by James Morrison
This an odd period of the season where I won’t play for over a month on the European Tour so to break up the month and play the Sunningdale Foursomes was tremendous.
I love it. It’s such a good fun event and I will always try and play in it. You see guys you’ve not seen for years, you can have a beer afterwards and also get to play some semi-serious golf.
My partner is a good mate who looks after all my financial planning and plays off plus one at Burhill. He is the same shoe, glove and clothes size as me so he has all my old bits and looks like a Tour pro. He’s an absolute golf pervert and he just wants to learn all the time. He just gets it and he is always asking questions and advice on certain shots.
After the week-in, week-out nature of playing strokeplay, it was very welcome to play against just one opponent. I think it goes back to my cricket days or other team sports where you can really get stuck in and, if you make a big number, then it’s just one hole.
I did OK as an amateur in the knockouts and would rate myself as maybe a 9/10 in matchplay while in strokeplay I might be about 7.5.
For most of the week we were flying along, on the Wednesday and Thursday we were 16 under for three rounds. I even got given a shot in two matches which hasn’t happened for about a decade – and we lost both holes! Paul Lawrie went out giving 10 shots.
Matchplay rarely goes to plan. In the quarter-final we gave five and won three of those. We were then on to a winner. Then we went out in the semi-final when we weren’t quite there and they were winning holes with pars. But it was a great week and we had a big hug at the last.
If you asked the majority of the players on Tour, though, if they would want more matchplay events then the answer would probably be no. Strokeplay might not be as immediate and exciting but that is what competing is all about. In matchplay you could shoot five under and lose so you want an element of fairness.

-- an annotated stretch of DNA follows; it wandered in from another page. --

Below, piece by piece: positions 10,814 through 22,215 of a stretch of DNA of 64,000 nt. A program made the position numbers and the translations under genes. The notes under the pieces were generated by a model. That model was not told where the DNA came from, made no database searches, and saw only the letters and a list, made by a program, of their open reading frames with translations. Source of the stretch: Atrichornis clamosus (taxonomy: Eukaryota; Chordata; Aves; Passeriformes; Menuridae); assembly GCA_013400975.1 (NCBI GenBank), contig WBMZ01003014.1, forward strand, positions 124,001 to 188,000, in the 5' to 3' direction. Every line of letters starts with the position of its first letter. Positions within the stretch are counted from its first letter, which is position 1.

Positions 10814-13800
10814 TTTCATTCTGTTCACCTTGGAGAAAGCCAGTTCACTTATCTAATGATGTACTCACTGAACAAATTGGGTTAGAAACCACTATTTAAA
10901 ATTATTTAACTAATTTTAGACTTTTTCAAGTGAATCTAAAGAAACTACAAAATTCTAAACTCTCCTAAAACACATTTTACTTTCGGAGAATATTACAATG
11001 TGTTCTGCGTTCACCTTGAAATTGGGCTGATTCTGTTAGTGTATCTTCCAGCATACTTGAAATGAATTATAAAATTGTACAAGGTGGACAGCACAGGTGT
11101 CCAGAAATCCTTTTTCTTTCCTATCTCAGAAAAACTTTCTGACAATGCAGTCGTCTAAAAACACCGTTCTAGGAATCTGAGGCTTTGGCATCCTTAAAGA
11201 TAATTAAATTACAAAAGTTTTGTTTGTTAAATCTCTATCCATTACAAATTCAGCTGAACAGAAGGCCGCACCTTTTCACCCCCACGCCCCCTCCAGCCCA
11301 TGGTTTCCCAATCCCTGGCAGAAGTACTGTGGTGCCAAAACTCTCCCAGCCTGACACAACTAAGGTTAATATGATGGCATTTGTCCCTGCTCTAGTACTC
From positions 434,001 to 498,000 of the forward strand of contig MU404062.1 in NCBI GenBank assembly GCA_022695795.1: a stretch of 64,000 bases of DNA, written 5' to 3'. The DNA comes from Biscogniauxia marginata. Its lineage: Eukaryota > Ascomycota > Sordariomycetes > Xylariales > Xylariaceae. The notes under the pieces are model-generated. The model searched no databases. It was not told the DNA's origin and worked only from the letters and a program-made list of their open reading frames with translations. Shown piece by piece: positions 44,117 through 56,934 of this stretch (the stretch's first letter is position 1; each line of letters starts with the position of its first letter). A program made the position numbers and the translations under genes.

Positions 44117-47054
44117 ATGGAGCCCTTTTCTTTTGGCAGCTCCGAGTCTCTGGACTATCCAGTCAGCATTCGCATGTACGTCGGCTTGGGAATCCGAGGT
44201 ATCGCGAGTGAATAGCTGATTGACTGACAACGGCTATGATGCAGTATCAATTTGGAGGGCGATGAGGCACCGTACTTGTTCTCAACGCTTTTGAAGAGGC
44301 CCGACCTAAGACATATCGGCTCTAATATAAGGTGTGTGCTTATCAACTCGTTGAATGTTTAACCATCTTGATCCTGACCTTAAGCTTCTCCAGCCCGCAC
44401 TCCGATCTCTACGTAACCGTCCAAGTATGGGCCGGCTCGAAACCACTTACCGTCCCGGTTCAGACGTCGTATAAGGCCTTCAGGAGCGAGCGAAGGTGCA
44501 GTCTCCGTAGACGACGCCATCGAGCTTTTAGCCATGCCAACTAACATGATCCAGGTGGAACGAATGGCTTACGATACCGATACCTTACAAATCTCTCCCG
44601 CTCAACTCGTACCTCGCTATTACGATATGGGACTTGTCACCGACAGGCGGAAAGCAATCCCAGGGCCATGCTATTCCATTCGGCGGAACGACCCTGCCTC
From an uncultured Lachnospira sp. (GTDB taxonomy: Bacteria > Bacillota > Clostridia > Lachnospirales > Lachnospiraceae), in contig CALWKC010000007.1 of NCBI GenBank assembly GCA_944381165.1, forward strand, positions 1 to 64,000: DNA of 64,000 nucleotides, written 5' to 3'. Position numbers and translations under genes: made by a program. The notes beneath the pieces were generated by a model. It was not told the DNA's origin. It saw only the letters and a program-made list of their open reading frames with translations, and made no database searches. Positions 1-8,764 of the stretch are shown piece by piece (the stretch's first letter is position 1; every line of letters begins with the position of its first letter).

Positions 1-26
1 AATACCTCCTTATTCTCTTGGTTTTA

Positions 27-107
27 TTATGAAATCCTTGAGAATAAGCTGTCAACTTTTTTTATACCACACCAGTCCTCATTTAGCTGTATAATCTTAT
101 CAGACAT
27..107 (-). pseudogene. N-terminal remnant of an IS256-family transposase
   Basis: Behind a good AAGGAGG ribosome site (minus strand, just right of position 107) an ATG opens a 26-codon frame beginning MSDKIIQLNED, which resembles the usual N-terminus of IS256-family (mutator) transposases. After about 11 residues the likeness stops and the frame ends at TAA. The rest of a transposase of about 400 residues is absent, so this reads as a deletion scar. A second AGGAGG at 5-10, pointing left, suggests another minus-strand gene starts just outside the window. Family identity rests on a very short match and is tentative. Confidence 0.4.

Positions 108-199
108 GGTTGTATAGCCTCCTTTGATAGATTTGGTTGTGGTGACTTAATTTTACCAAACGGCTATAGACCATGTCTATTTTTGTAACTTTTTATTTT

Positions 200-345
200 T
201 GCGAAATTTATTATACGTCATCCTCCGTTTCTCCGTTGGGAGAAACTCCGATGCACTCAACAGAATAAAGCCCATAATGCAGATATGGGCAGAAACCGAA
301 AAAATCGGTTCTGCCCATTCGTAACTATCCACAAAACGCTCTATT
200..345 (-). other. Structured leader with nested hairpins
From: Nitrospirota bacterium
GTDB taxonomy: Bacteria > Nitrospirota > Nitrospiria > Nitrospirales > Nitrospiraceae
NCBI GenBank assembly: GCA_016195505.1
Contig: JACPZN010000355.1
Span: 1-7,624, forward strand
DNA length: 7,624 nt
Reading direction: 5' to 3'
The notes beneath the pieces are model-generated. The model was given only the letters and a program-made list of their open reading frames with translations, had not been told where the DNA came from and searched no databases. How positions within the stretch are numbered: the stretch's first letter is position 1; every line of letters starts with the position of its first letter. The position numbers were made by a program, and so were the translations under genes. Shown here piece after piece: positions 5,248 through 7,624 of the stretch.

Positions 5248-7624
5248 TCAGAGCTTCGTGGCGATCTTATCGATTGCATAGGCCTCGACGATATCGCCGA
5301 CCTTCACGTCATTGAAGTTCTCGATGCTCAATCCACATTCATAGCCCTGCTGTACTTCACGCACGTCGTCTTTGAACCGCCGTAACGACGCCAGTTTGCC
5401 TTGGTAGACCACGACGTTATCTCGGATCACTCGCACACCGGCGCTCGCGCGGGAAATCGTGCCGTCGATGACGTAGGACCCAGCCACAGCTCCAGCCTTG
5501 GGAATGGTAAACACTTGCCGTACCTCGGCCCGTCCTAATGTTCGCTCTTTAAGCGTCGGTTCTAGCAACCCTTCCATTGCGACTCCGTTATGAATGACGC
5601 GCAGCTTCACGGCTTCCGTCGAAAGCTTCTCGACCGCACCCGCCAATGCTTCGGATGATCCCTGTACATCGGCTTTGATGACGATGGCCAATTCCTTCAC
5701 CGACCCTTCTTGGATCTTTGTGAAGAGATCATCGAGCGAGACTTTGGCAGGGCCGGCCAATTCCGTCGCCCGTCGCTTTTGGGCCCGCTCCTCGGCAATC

If I was to win 10 tournaments over the course of my career I would want them all to be strokeplay. In matchplay there will always be an element of luck with the draw or the opponent. I suppose it is the same argument as having more links tournaments; we all love it a few times a year but you wouldn’t want it every week.
Obviously that doesn’t mean that things shouldn’t move forward. I’m on the European Tour’s players’ committee and we think we are moving in the right direction with the variety of events. It’s no big secret to say that we are trying to be more like the PGA Tour, though they have something like 50 million golfers whereas, in Europe, we have around nine million. The two just aren’t comparable.
Golf is big business over here but it is massive in the States with things like the Golf Channel and all the TV rights, so we have to be doing things a bit different like Perth and the GolfSixes event at Centurion.
You don’t want to be gimmicky or lose sight of the great game but you do have to keep people entertained and be innovative.
Keith Pelley made a good point recently in that a group tees off and then there is 12 minutes of silence. Wentworth is the only event where we have a big electronic screen on the 1st tee and it just has basic stuff about the players.
In the States it seems like there is a big screen on every hole with every stat imaginable and even, it seems, what size boxers I wear. There is so much information that the fans can take in and it keeps everyone in the game and interested. The more information that the fans can connect with then the more interest that they will show.
Social media is the way everything is driven and Keith will encourage us to use it and make use of the enormous potential that there is. We now have 10 guys from the UK inside the top 60 in the world so we have a great product and Keith’s job is to bring the Tour into the modern world.
The next 10 years really should be great.